In the recent Prashant Bhushan case, Venugopal told the Supreme Court that nine former judges of the Supreme Court had said that there was corruption in higher judiciary and that seven of them made the remark immediately after their retirement. That the court did not use its suo motu powers to question those former judges was cited by Venugopal to justify dropping of the contempt of court case against Bhushan. By not agreeing with Venugopal, the court only confirmed its class bias. Venugopal’s consent for initiating cases against comedian Kunal Kamra and artist Rachita Taneja, while declining consent in the case of Gogoi, is being seen as a hidden understanding and appreciation of a class bias.
Under the Contempt of Courts Act and the pertinent rules, the Supreme Court can initiate criminal contempt proceedings either on its own motion or upon a petition filed by a private individual after obtaining consent of the attorney general or the solicitor general.
As the influence of social media and OTT platforms in providing information to public is increasing, the govt. has unveiled its plan to enact greater oversight over social media platforms like Twitter and Facebook and also bring digital media and streaming platforms into a stricter regulatory net called the ‘Information Technology (Guidelines for Intermediaries and Digital Media Ethics Code) Rules 2021’. The proposed changes may go down as the largest shake-up in the technology regulation space in nearly a decade. The new rules will require big social media companies to take down unlawful content within a specific time frame of being served either by a court order or notice of an appropriate government agency. The rules also carve out a separate category for sexual content under which an intermediary shall, within 24 hours, remove the offending content. These will come into effect the day these are notified for the most applicable entities, although a 3-month window would be given to significant social media intermediaries. The rules aim at tracking first originator by making it mandatory for significant social media messaging intermediaries like Whatsapp to enable the identification of “first originator” of the information to target people threatening the sovereignty and integrity of the country, the security of the state, friendly relations with foreign states, or public order or those committing offences relating to the above or in relation with rape, sexually explicit material or child sexual abuse material punishable with imprisonment for a term not less than five years. This move is aimed at tracking down people who use Whatsapp or Signal to spread fake news or carry out illegal activities, but at the same time, cyber experts fear that it may require companies to break their end-to-end encryption protocols and pave the way for a surveillance state.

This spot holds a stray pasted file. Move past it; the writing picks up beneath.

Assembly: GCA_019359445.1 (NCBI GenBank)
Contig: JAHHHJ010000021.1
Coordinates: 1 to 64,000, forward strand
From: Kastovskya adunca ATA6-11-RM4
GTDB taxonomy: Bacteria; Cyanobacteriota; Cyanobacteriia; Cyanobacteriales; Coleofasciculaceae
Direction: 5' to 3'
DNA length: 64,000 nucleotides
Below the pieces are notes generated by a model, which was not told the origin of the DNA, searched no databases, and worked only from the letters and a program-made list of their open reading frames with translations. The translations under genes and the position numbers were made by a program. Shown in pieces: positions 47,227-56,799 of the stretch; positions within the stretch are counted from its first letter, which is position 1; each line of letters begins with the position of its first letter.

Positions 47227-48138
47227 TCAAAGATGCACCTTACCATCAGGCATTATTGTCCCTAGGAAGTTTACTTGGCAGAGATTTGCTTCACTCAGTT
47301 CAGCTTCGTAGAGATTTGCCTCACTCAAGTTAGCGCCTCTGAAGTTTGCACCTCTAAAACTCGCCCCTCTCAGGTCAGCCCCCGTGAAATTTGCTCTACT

The changes further include a ‘Code of Ethics and Procedure and Safeguards in Relation to Digital/ Online Media’. The rules under this code will apply to everyone from online news and digital media entities to OTT platforms like Netflix and Amazon Prime. Publishers of news on digital media will be required to observe ‘Norms of Journalistic Conduct of the Press Council of India and the Programme Code under the Cable Television Networks Regulation Act’ which is needed to provide a level playing field between the offline and digital media. To ensure adherence to the Code of Ethics, the govt. envisages the establishment of three- tier structure under which user grievances can be addressed through self-regulation and oversight. Although, the motive of regulating the digital content is welcomed by digital media houses, there have been concerns about the privacy of people and the cumbersome dispute redressal system involving bureaucratic controls which can threaten the freedom of press and free speech in the country.